Brad Ausmus has been called one of the best catchers in baseball. He spent 18 seasons in the big leagues, playing for teams like the Dodgers and the Padres. He details what it's like to crouch behind home plate, deal with umps and make pitching calls.
In Silicon Valley, the spotlight is often on young entrepreneurs with fresh ideas that will change the world. But for decades, two titans of the tech world thrived in the fast-paced industry: legendary Intel executives Gordon Moore and Andy Grove.
One of the worst school disasters in American history occurred 75 years ago, when an explosion killed hundreds of students at a school in East Texas. The traumatic event etched itself into the memory of Kenneth Honeycutt, now 83.
Bitter debates about the national debt date back to the earliest days of the Republic, economist Simon Johnson says. Back then, the nation's failure to borrow was the problem. In White House Burning, Johnson and co-author James Kwack explore the meaning of the national debt and prospects for managing it.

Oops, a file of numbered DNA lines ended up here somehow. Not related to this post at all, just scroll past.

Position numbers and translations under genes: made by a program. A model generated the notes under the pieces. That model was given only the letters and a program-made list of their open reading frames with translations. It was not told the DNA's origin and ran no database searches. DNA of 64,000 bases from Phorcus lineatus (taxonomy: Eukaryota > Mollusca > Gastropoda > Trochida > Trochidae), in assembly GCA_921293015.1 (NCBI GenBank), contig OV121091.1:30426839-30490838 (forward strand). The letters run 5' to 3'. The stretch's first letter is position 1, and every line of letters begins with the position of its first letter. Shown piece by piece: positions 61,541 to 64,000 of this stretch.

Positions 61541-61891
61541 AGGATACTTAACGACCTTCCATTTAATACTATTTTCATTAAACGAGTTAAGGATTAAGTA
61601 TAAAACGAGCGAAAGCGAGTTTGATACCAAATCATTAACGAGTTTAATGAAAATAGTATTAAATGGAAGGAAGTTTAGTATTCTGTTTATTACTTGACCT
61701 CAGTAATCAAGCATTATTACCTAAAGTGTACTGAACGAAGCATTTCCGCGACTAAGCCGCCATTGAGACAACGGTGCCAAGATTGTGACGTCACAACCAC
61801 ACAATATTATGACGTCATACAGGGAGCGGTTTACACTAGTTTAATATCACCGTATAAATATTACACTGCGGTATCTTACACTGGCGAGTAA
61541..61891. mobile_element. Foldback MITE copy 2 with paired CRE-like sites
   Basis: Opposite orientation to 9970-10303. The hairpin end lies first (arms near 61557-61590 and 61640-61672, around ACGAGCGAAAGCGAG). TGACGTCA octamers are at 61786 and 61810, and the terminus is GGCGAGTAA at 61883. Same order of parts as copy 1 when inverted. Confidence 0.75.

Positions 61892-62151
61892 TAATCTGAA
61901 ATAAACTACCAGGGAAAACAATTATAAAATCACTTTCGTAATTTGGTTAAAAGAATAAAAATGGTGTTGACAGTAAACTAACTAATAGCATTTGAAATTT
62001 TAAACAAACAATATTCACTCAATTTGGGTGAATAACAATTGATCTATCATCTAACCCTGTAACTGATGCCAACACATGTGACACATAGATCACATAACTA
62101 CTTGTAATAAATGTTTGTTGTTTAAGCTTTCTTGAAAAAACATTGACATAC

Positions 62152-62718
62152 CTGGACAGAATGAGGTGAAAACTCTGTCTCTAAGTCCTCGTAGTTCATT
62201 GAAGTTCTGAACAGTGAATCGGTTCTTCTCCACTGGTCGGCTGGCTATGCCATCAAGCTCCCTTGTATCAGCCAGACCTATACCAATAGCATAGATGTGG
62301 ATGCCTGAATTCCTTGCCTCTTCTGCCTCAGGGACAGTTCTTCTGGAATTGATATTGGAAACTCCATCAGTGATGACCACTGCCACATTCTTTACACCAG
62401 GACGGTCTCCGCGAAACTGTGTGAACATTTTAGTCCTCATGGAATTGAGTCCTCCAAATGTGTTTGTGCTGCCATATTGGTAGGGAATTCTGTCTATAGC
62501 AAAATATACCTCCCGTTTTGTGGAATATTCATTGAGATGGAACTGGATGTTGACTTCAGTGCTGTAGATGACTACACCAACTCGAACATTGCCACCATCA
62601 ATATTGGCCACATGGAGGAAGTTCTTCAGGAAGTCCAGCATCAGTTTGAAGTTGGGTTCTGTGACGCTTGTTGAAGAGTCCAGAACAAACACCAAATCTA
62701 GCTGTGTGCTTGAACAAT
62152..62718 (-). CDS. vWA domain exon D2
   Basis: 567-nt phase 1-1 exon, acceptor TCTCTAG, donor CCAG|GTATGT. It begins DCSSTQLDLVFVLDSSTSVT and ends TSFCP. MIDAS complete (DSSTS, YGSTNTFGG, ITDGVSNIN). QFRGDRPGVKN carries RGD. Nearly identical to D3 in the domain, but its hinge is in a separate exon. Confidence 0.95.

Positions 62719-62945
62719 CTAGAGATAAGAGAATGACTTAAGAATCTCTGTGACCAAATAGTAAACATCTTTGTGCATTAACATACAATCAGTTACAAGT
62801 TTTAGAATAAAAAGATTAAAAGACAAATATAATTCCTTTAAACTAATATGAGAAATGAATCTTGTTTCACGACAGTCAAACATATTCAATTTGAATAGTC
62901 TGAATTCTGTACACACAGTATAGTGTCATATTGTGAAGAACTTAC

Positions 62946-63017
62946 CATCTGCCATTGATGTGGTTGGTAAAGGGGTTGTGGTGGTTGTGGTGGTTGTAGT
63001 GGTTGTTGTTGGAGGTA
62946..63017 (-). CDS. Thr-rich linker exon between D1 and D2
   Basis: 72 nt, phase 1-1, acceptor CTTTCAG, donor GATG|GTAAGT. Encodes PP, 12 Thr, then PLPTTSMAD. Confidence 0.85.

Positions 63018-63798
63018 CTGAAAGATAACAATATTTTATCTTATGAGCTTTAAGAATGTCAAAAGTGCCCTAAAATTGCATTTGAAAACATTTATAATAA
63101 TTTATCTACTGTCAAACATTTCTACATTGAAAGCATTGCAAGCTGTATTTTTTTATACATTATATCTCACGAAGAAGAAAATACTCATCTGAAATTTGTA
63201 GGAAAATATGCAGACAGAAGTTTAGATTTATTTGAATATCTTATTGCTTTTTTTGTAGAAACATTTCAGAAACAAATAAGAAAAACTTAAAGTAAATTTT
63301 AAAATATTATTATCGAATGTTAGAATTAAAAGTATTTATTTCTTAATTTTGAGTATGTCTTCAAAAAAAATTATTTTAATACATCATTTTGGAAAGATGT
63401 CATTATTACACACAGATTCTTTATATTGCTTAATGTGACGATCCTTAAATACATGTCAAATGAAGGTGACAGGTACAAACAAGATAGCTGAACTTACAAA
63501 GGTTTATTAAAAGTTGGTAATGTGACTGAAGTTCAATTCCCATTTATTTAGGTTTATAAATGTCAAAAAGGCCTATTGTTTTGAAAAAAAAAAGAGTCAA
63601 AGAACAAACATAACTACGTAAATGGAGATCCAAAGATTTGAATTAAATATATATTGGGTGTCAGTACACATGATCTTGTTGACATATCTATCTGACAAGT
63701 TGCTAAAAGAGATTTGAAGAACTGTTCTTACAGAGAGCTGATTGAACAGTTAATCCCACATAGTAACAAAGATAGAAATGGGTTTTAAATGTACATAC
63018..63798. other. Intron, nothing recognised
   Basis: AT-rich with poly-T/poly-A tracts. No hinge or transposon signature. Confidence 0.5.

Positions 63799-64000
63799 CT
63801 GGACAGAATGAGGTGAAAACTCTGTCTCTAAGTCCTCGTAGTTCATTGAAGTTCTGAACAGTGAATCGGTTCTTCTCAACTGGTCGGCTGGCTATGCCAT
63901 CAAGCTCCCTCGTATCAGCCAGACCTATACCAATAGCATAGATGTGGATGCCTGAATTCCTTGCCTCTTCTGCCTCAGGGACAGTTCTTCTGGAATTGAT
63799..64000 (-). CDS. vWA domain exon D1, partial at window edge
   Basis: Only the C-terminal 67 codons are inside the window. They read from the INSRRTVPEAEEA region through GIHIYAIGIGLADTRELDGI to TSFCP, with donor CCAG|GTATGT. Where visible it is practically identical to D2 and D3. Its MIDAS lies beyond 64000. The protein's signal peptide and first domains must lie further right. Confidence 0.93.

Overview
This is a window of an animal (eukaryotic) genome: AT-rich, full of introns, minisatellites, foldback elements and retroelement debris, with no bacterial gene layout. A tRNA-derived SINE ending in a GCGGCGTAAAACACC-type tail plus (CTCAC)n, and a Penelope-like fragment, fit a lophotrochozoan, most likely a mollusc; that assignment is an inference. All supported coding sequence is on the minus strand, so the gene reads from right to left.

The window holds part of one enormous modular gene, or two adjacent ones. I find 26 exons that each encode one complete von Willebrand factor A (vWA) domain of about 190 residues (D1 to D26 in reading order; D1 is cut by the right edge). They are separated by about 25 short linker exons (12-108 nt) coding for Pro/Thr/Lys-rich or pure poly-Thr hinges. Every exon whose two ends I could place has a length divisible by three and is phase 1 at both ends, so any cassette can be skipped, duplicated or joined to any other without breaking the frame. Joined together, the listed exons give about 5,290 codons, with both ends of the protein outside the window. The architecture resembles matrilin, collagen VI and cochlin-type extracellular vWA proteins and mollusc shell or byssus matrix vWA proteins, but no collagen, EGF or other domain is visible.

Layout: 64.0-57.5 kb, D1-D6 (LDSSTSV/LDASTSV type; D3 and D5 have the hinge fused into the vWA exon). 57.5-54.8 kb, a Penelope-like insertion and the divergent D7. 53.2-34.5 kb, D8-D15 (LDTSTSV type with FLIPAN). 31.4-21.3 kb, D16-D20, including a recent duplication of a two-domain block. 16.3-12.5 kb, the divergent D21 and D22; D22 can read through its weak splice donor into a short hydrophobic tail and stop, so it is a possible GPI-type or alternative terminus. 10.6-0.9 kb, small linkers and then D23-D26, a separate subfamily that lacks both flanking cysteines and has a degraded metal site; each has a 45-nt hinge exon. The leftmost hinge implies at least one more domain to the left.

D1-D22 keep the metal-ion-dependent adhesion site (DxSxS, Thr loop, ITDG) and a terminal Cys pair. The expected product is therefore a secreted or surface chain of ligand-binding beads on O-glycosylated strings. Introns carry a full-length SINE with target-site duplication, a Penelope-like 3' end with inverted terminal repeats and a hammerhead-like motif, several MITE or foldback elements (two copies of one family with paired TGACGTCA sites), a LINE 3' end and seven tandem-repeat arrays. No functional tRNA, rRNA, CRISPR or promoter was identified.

New York Times correspondent Jeffrey Gettleman will receive a George Polk Award this week for being the first to report that the militant Islamist group al-Shabab had prevented starving people from leaving Somalia. He details how he got the story.
Peter Beinart's new book, The Crisis of Zionism, argues that Israel cannot be a true democratic state as long as there are settlements in the West Bank and calls for a boycott of goods made in those settlements. Gary Rosenblatt, publisher of The Jewish Week of New York, disagrees with this argument.
Journalist Peter Beinart supports Israel but thinks the Jewish settlements in the West Bank are compromising Israel's commitment to democracy. He has proposed a boycott of goods made in those Jewish settlements.
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